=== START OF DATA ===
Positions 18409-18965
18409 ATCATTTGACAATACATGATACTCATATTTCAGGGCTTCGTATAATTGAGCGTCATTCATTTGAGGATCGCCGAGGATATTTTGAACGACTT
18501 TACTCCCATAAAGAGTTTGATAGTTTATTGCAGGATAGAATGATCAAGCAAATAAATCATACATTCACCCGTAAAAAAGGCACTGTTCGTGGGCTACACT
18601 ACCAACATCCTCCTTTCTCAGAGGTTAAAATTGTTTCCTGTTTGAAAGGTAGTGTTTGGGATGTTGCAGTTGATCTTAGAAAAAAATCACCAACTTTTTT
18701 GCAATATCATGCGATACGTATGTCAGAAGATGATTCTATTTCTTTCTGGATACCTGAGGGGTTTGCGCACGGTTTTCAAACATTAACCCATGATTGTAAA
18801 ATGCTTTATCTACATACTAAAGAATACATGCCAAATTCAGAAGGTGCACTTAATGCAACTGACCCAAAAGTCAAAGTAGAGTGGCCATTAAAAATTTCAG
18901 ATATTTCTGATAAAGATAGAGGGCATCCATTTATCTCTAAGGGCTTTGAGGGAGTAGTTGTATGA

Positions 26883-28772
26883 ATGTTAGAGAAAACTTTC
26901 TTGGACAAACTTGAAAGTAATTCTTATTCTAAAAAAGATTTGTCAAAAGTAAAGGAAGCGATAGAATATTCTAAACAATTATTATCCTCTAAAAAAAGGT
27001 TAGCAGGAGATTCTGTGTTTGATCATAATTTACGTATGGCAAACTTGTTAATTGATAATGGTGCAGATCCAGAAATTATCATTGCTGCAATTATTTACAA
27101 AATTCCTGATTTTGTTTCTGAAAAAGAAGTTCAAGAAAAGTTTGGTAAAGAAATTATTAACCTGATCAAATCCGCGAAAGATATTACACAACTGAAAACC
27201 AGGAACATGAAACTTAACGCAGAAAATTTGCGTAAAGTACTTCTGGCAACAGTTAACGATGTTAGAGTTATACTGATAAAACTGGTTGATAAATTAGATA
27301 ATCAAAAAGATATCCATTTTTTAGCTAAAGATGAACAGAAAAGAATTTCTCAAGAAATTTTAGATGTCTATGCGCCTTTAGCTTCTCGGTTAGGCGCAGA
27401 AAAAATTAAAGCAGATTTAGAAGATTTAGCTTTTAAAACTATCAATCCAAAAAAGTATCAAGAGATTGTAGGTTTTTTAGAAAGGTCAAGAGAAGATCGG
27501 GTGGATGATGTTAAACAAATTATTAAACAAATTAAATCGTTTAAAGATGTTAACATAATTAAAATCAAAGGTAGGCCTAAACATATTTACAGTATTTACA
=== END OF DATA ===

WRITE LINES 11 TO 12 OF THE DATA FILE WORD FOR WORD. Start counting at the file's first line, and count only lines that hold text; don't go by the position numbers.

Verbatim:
27001 TAGCAGGAGATTCTGTGTTTGATCATAATTTACGTATGGCAAACTTGTTAATTGATAATGGTGCAGATCCAGAAATTATCATTGCTGCAATTATTTACAA
27101 AATTCCTGATTTTGTTTCTGAAAAAGAAGTTCAAGAAAAGTTTGGTAAAGAAATTATTAACCTGATCAAATCCGCGAAAGATATTACACAACTGAAAACC